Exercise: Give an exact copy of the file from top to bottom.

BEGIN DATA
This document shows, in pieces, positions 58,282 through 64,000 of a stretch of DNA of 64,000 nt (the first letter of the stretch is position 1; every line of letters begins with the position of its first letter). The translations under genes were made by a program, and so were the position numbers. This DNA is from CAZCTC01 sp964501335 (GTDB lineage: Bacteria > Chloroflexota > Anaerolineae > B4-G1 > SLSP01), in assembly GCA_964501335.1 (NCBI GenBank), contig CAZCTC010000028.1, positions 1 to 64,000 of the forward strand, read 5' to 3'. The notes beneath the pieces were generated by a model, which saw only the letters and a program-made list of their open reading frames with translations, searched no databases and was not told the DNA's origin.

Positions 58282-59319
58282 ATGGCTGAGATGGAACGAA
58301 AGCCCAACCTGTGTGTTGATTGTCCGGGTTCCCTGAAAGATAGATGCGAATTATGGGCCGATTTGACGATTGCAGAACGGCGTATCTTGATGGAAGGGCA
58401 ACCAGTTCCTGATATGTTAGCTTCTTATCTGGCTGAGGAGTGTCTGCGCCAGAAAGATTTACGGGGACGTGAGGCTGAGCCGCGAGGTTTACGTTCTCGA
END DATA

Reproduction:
This document shows, in pieces, positions 58,282 through 64,000 of a stretch of DNA of 64,000 nt (the first letter of the stretch is position 1; every line of letters begins with the position of its first letter). The translations under genes were made by a program, and so were the position numbers. This DNA is from CAZCTC01 sp964501335 (GTDB lineage: Bacteria > Chloroflexota > Anaerolineae > B4-G1 > SLSP01), in assembly GCA_964501335.1 (NCBI GenBank), contig CAZCTC010000028.1, positions 1 to 64,000 of the forward strand, read 5' to 3'. The notes beneath the pieces were generated by a model, which saw only the letters and a program-made list of their open reading frames with translations, searched no databases and was not told the DNA's origin.

Positions 58282-59319
58282 ATGGCTGAGATGGAACGAA
58301 AGCCCAACCTGTGTGTTGATTGTCCGGGTTCCCTGAAAGATAGATGCGAATTATGGGCCGATTTGACGATTGCAGAACGGCGTATCTTGATGGAAGGGCA
58401 ACCAGTTCCTGATATGTTAGCTTCTTATCTGGCTGAGGAGTGTCTGCGCCAGAAAGATTTACGGGGACGTGAGGCTGAGCCGCGAGGTTTACGTTCTCGA